mTOR hyperactivity mediates lysosomal dysfunction in Gaucher's disease iPSC-neuronal cells
JournalDisease models & mechanisms
PublisherThe Company of Biologists
MetadataShow full item record
AbstractBi-allelic GBA1 mutations cause Gaucher's disease (GD), the most common lysosomal storage disorder. Neuronopathic manifestations in GD include neurodegeneration, which can be severe and rapidly progressive. GBA1 mutations are also the most frequent genetic risk factors for Parkinson's disease. Dysfunction of the autophagy-lysosomal pathway represents a key pathogenic event in GBA1-associated neurodegeneration. Using an induced pluripotent stem cell (iPSC) model of GD, we previously demonstrated that lysosomal alterations in GD neurons are linked to dysfunction of the transcription factor EB (TFEB). TFEB controls the coordinated expression of autophagy and lysosomal genes and is negatively regulated by the mammalian target of rapamycin complex 1 (mTORC1). To further investigate the mechanism of autophagy-lysosomal pathway dysfunction in neuronopathic GD, we examined mTORC1 kinase activity in GD iPSC neuronal progenitors and differentiated neurons. We found that mTORC1 is hyperactive in GD cells as evidenced by increased phosphorylation of its downstream protein substrates. We also found that pharmacological inhibition of glucosylceramide synthase enzyme reversed mTORC1 hyperactivation, suggesting that increased mTORC1 activity is mediated by the abnormal accumulation of glycosphingolipids in the mutant cells. Treatment with the mTOR inhibitor Torin1 upregulated lysosomal biogenesis and enhanced autophagic clearance in GD neurons, confirming that lysosomal dysfunction is mediated by mTOR hyperactivation. Further analysis demonstrated that increased TFEB phosphorylation by mTORC1 results in decreased TFEB stability in GD cells. Our study uncovers a new mechanism contributing to autophagy-lysosomal pathway dysfunction in GD, and identifies the mTOR complex as a potential therapeutic target for treatment of GBA1-associated neurodegeneration.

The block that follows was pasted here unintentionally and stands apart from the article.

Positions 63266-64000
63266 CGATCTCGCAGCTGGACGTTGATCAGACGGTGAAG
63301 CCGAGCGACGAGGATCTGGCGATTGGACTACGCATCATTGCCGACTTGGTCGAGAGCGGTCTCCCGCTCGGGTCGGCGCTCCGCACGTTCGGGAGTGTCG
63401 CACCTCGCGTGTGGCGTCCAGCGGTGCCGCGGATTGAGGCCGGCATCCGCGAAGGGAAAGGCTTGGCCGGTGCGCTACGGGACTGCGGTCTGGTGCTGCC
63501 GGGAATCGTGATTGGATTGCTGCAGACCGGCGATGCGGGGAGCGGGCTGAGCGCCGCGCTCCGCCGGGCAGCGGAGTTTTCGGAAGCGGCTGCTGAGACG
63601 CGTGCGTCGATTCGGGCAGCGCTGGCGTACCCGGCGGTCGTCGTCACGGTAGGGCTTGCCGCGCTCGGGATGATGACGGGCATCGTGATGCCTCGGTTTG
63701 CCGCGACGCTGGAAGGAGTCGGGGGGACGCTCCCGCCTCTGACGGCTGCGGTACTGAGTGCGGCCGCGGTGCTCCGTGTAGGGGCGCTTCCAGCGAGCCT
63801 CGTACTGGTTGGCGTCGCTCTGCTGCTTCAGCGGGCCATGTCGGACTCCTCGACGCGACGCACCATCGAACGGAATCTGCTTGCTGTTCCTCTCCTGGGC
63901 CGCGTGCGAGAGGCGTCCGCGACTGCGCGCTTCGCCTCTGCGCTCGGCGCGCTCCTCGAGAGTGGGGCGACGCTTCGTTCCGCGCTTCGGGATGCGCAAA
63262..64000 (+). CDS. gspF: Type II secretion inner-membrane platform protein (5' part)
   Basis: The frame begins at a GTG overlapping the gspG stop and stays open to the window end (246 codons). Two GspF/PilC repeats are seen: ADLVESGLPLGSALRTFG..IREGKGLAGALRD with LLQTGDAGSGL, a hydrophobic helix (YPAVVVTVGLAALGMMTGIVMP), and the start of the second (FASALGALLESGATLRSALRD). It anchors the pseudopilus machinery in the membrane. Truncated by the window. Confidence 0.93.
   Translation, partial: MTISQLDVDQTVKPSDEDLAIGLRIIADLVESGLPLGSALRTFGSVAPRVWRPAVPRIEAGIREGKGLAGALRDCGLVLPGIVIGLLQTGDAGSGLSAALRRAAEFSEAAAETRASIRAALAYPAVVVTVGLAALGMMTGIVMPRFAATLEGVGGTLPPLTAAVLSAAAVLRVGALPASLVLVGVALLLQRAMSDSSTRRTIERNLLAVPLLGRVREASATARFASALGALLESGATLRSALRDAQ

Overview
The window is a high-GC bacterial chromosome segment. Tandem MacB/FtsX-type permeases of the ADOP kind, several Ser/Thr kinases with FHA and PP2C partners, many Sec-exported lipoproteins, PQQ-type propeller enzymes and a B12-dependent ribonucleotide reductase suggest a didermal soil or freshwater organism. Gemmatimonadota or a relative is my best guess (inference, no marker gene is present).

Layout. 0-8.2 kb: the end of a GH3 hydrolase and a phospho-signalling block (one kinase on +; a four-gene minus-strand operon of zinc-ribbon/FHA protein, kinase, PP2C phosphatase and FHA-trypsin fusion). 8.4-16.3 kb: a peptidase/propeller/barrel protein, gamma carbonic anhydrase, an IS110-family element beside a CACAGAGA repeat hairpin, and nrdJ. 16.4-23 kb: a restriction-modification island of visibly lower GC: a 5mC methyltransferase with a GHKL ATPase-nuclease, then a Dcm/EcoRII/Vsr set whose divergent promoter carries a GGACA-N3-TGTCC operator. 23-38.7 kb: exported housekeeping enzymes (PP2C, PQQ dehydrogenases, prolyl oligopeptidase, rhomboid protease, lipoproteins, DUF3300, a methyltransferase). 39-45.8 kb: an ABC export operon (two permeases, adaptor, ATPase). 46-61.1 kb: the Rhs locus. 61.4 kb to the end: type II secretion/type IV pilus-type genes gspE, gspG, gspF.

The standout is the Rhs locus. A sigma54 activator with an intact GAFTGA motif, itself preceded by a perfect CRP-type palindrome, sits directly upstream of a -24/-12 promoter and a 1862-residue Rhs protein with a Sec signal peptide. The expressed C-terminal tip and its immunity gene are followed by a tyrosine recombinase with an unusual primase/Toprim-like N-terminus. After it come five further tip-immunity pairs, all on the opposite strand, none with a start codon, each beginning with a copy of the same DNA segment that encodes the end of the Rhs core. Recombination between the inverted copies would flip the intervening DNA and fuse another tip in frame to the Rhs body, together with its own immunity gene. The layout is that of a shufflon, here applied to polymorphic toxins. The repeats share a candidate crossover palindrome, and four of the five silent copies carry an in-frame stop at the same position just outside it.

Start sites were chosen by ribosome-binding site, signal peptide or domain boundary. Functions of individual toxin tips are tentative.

Identifier to cite or link to this itemhttps://www.scopus.com/inward/record.uri?eid=2-s2.0-85073665222&doi=10.1242%2fdmm.038596&partnerID=40&md5=dcc83af4be41753cb374f1019830f2d6; http://hdl.handle.net/10713/11235